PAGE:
# How can I create a location in nginx that works with AND without a trailing slash?

Right now, I have this:

location ~ ^/phpmyadmin/(.*)${ alias /home/phpmyadmin/$1;
}


However, if I visit www.mysite.com/phpmyadmin (note the lack of trailing slash), it won't find what I'm looking for and 404. I assume because I don't include the trailing slash. How can I fix this?

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It might be in the regular expression that you're using --

location ~ ^/phpmyadmin/(.*)$ The above will match /phpmyadmin/, /phpmyadmin/anything/else/here, but it won't match /phpmyadmin because the regular expression includes the trailing slash. You probably want something like this: location ~ /phpmyadmin/?(.*)$ {
alias /home/phpmyadmin/$1; }  The question mark is a regular expression quantifier and should tell nginx to match zero or one of the previous character (the slash). HTH - Thank you! And thank you for the explanation, as well. Will come in handy in the future. – Rob Apr 3 '12 at 6:08 Why wouldn't you just use location /phpmyadmin { alias /home/phpmyadmin; }  ? - Because that wasn't working for me. See here: serverfault.com/questions/375602/… – Rob Apr 3 '12 at 5:35 @Rob Did you try it without the trailing slash on the alias directive? – Shane Madden Apr 3 '12 at 17:04 The better solution: location ~ ^/phpmyadmin(?:/(.*))?$ {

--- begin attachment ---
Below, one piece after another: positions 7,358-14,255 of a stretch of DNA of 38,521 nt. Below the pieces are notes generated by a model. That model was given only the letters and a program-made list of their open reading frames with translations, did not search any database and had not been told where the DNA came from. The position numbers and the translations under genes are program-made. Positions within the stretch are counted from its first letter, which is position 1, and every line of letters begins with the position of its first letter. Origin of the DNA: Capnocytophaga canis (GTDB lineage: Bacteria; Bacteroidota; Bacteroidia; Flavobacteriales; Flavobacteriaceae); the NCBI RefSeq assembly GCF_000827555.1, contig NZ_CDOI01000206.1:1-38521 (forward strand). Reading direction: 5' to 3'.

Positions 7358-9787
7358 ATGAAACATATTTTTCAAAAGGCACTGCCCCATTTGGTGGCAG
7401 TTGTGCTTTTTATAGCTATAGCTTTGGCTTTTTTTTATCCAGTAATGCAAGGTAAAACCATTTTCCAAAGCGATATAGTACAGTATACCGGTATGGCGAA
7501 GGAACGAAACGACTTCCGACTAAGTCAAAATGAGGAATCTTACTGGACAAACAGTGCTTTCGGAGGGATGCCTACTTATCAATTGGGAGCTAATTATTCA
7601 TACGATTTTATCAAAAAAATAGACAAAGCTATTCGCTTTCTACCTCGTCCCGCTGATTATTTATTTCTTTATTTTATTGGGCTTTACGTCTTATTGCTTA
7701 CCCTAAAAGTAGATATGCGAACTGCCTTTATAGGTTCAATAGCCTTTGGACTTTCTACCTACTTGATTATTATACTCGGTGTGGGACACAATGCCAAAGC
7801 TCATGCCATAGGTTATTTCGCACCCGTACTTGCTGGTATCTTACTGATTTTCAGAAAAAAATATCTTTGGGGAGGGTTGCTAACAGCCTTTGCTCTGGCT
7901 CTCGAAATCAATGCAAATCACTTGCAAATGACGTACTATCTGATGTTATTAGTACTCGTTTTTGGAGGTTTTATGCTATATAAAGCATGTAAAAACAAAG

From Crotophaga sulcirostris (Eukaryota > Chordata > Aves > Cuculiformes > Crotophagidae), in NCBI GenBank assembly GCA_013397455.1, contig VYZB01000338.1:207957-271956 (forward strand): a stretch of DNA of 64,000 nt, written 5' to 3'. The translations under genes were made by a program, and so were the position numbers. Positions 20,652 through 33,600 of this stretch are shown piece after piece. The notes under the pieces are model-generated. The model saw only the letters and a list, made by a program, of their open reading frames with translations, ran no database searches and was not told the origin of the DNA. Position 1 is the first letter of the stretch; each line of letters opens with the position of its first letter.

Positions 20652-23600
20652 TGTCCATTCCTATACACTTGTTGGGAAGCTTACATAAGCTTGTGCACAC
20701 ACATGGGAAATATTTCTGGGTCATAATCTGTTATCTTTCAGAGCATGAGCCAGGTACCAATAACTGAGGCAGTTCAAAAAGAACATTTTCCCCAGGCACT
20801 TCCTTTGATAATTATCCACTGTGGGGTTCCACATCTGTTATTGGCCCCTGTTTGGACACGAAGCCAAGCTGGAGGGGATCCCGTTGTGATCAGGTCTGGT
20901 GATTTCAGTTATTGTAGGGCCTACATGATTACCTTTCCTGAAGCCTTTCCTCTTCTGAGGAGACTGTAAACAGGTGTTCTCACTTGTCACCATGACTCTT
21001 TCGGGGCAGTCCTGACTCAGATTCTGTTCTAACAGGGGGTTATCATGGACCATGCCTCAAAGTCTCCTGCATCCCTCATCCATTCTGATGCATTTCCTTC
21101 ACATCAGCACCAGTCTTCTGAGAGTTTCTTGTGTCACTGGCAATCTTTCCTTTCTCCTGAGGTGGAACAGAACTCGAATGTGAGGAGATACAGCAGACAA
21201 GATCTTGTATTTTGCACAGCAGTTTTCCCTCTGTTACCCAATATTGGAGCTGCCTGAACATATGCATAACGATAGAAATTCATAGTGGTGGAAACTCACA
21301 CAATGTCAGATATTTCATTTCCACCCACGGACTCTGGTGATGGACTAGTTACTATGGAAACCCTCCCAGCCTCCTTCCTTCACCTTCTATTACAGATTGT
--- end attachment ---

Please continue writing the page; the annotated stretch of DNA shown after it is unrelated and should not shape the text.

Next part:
alias /home/phpmyadmin/$1; }  Ensure that server has permissions to /home/phpmyadmin first. - This redirect will only rewrite URLs with and without the trailing slash. Anything that comes after the slash won't be overwritten. domain.com/location => redirected to domain.com/new/location domain.com/location => redirected to domain.com/new/location domain.com/location/other => not redirected server { # 301 URL Redirect rewrite ^/location/?$ /new/location permanent;
}

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Have you tried using try_files directive?

try_files $uri$uri/ =404;

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